Nasty campaign attack ads like a recent super PAC commercial that cynically implied Republican presidential candidate Mitt Romney bears responsibility for a woman’s cancer death make three things clear.

First, most remaining parts of the Bipartisan Campaign Reform Act (BCRA), or McCain-Feingold, should be repealed. Second, the political party system nationally should be strengthened. Third, independent groups that are running many of the most noxious ads should fully disclose their donors and expenditures.

Enacted in 2002, BCRA represented a good faith effort to ban unlimited contributions to the national political parties long described as “soft money.” Among other provisions, BCRA imposed a pre-election "blackout" period which prevented corporate and union independent spending within 30 days of a primary and 60 days of the general election. The unintended consequence—BCRA instead was a catalyst for the rapid growth of independent spending and increasingly vicious political commercials.

In 2002, when the bill became law, independent groups spent just $27.3 million, according to the Center for Responsive Politics. During the period following BCRA and preceding Citizens United, 2002 – 2008, independent spending grew by over 1,000 percent to $302 million. While independent spending was growing exponentially, activity by the national parties declined and then remained flat for most of the decade after a major run-up in the 1990s.

During the first 18 months of the 1991-1992 election cycle, the six national party committees of the two major parties raised a combined total of $263 million, according to Federal Election Commission figures. Soaring soft money receipts pushed that total up 174 percent to $720 million by 2001-2002.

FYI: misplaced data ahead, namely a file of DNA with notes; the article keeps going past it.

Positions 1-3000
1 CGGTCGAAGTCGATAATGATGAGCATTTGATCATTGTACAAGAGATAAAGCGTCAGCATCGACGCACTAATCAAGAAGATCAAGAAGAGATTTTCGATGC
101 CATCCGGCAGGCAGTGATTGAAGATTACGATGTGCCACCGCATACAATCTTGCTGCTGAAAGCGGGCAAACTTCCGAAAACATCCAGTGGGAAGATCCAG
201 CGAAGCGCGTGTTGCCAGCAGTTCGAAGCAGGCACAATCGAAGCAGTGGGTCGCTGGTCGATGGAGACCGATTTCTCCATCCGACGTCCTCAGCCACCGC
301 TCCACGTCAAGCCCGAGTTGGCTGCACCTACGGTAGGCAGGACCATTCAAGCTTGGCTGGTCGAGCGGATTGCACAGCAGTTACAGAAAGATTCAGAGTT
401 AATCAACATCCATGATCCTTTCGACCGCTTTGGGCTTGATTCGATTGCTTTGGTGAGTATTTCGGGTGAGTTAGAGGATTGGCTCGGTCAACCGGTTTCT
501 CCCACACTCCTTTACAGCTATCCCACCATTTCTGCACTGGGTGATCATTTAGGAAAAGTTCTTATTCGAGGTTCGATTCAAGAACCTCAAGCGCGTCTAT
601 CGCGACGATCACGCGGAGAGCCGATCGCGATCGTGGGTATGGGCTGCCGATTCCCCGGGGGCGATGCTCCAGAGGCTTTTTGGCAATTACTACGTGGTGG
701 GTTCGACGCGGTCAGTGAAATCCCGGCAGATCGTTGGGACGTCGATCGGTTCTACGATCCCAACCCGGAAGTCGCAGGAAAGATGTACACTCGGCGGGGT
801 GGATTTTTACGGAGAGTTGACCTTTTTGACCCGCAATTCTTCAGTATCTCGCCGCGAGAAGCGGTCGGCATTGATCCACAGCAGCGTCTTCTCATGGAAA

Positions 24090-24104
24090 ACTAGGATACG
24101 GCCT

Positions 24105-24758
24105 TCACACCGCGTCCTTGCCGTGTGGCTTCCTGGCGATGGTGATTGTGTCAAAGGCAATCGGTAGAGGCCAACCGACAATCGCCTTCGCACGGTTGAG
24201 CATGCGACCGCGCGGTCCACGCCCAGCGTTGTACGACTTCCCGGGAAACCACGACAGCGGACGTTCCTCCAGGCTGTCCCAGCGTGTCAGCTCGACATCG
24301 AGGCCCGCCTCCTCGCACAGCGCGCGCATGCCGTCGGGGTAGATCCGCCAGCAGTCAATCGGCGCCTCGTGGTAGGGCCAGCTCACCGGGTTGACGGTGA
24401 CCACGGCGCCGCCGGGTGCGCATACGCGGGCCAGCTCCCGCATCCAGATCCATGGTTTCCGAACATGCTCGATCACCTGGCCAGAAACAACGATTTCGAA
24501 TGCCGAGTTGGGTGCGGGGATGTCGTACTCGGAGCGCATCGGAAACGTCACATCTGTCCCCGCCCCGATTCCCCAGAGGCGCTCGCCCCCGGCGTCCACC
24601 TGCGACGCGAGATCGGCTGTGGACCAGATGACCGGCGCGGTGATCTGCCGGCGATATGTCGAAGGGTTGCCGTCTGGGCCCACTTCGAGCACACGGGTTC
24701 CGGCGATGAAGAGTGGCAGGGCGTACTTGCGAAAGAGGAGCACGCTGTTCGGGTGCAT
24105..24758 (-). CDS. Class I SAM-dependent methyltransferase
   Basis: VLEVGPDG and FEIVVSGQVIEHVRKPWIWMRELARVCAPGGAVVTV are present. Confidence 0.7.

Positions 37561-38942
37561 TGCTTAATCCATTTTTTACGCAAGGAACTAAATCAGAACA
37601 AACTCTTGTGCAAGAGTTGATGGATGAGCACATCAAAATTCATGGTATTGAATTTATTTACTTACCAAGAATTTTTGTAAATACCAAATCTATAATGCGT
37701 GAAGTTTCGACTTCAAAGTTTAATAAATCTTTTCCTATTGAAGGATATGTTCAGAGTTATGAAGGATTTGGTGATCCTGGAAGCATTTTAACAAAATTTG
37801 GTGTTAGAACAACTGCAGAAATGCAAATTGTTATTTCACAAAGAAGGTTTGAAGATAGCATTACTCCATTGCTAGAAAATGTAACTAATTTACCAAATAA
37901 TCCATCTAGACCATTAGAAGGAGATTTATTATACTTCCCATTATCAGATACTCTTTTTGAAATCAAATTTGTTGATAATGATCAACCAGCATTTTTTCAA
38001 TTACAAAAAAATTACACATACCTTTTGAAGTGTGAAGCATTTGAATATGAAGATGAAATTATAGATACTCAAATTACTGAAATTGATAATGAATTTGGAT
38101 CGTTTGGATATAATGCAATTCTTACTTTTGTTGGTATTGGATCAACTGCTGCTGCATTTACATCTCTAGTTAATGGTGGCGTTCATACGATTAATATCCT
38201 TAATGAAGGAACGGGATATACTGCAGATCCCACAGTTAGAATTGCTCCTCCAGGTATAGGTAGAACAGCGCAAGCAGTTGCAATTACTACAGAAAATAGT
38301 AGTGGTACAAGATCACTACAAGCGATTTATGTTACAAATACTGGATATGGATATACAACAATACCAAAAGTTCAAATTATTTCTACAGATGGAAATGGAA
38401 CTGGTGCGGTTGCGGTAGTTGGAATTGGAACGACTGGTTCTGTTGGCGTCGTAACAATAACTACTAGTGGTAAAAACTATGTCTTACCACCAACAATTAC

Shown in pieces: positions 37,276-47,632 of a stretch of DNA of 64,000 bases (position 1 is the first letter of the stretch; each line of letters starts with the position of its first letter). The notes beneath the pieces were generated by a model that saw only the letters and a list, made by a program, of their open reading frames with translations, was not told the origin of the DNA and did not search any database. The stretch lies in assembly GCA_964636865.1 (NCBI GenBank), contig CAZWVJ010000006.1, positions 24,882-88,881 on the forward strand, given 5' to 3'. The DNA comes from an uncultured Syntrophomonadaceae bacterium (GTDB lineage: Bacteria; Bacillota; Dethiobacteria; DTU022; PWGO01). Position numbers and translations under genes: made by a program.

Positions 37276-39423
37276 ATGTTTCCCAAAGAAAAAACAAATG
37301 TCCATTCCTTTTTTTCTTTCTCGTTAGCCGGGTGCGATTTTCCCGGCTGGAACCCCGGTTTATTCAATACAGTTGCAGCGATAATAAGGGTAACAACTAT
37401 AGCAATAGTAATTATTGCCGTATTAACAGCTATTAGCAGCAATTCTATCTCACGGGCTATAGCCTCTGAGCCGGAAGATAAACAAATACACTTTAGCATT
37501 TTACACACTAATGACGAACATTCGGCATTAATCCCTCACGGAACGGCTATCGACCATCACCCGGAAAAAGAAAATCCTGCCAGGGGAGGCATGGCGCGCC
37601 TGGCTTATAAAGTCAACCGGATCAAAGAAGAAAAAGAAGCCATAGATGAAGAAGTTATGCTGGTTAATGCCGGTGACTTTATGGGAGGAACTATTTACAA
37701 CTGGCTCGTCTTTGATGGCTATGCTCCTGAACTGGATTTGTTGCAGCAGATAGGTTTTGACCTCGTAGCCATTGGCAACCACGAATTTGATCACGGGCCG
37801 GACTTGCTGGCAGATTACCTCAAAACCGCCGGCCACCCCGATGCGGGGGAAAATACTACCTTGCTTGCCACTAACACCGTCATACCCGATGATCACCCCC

After McCain-Feingold banned soft money to national parties in 2002, party receipts fell and then fluctuated around $600 million through 2010. This year, the “big six” national party committees have raised a record amount—$792 million. But that represents just a 10 percent increase over the 2002 total at the 18-month point. Had national party receipts kept rising at the 1990s growth rate, they now would total nearly $2 billion.

Independent super PACs, which didn’t even exist four years ago, alone raised $318 million through June 30, according to the Center for Responsive Politics (CRP). Along with 501 (c) groups that disclose neither their donors nor expenses, these “outside groups” are likely to set new records.  “…[S]pending by outside groups will make up a far larger proportion of the total spent in the 2012 election than in previous cycles and will add up to, at a minimum, $750 million,’’ CRP predicts.  

“Over the last three elections, the amount of outside spending has grown dramatically,’’ said a recent analysis by Lee Drutman of the Sunlight Foundation. The spending has soared because these groups usually run the more scathing attack ads so candidates can concentrate on looking good to voters. “Presumably, candidates would prefer to let others do the dirty work of attacking their opponents and remain above the fray themselves. That’s why these independent expenditures are becoming more popular,” said Drutman.